Dear Nikos,

By Nesbitt inequality, we get that U+V+W >= 3/2, thus by Chebyshev inequality we have

U(bc)^2 + V(ca)^2 + W(ab)^2

>= (1/3)(U+V+W)((bc)^2 + (ca)^2 + (ab)^2)

>= (1/2)((bc)^2 + (ca)^2 + (ab)^2),

hence is enough to prove that

(bc)^2 + (ca)^2 + (ab)^2 >= 16 F^2,

but (bc)^2 + (ca)^2 + (ab)^2 - 16 F^2 equals to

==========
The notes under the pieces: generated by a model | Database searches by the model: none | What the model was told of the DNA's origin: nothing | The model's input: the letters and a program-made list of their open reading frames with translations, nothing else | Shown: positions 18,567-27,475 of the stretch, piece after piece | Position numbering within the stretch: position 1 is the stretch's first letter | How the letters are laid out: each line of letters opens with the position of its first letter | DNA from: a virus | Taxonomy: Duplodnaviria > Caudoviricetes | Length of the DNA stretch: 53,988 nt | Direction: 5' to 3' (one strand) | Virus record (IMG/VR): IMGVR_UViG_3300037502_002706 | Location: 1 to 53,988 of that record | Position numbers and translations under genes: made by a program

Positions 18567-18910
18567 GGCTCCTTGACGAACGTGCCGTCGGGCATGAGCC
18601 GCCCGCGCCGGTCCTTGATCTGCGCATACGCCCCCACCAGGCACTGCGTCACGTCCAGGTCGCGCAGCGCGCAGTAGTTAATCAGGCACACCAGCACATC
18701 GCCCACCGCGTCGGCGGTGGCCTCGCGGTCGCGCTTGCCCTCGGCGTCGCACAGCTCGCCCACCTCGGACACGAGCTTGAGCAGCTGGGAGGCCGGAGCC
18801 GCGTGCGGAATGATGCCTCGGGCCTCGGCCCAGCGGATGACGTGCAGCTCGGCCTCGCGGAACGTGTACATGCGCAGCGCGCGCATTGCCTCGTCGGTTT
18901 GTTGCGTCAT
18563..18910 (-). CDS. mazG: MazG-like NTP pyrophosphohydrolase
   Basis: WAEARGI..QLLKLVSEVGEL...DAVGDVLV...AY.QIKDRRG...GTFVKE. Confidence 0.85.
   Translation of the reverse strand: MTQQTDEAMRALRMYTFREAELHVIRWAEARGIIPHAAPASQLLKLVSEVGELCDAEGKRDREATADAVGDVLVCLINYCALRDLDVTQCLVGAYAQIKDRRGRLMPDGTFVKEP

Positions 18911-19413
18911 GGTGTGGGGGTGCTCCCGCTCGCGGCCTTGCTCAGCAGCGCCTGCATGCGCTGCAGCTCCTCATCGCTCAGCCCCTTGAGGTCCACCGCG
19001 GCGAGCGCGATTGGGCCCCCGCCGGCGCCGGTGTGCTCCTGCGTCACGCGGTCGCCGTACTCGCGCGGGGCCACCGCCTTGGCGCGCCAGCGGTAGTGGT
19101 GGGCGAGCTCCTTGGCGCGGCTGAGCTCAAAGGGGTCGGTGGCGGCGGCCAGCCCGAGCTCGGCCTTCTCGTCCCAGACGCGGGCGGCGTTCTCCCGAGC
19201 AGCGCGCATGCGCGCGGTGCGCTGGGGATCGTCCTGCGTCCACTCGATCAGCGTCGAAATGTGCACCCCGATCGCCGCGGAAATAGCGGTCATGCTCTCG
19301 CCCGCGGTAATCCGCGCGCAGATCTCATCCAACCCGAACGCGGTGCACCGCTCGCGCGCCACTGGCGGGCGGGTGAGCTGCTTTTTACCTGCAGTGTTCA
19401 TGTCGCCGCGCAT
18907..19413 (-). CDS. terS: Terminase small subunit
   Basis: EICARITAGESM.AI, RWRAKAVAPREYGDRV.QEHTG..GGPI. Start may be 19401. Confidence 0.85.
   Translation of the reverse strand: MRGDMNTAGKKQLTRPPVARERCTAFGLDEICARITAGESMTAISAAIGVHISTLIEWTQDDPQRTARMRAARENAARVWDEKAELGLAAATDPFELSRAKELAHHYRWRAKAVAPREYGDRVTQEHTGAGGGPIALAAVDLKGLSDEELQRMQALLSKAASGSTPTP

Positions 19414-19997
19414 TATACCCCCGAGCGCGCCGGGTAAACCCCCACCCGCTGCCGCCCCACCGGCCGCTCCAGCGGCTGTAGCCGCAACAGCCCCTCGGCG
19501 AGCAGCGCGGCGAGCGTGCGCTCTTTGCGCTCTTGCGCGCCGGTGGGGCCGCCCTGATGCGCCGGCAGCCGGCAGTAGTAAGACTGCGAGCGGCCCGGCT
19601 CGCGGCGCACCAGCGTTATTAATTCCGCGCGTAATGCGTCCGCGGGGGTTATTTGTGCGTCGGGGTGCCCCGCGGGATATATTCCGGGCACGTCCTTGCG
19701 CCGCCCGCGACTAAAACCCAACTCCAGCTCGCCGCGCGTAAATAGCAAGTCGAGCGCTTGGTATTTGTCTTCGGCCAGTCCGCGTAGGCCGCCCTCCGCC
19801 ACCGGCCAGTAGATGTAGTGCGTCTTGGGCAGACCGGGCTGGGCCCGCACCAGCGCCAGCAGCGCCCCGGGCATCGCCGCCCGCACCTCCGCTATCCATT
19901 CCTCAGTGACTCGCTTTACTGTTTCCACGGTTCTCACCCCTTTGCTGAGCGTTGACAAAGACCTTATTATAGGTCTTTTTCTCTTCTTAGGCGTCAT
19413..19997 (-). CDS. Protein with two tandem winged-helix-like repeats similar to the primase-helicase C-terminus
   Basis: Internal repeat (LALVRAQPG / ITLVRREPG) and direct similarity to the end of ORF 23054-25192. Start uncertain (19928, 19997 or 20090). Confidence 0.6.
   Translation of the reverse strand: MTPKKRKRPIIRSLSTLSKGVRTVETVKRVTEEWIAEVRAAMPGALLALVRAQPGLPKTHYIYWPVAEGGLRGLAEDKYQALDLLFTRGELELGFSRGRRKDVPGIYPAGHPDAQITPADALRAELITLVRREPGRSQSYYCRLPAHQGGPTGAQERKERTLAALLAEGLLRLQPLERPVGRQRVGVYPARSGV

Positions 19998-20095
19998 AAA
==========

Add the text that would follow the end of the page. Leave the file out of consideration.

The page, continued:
(1/2) ((b^2-c^2)^2 + (c^2-a^2)^2 + (a^2-b^2)^2),

which is always positive.

--- In Hyacinthos@yahoogroups.com, Nikolaos Dergiades <ndergiades@...> wrote:

>

> Dear friends,

> does anybody can give a simple proof to the

> following inequality?

> If p, q, r are arbitrary positive real numbers

> a,b,c the sides, F the area of triangle ABC

> and U = p/(q+r), V = q/(r+p), W = r/(p+q)

> then prove that

> U(bc)^2 + V(ca)^2 + W(ab)^2 >= 8F^2.

>

> Best regards

> Nikos Dergiades

>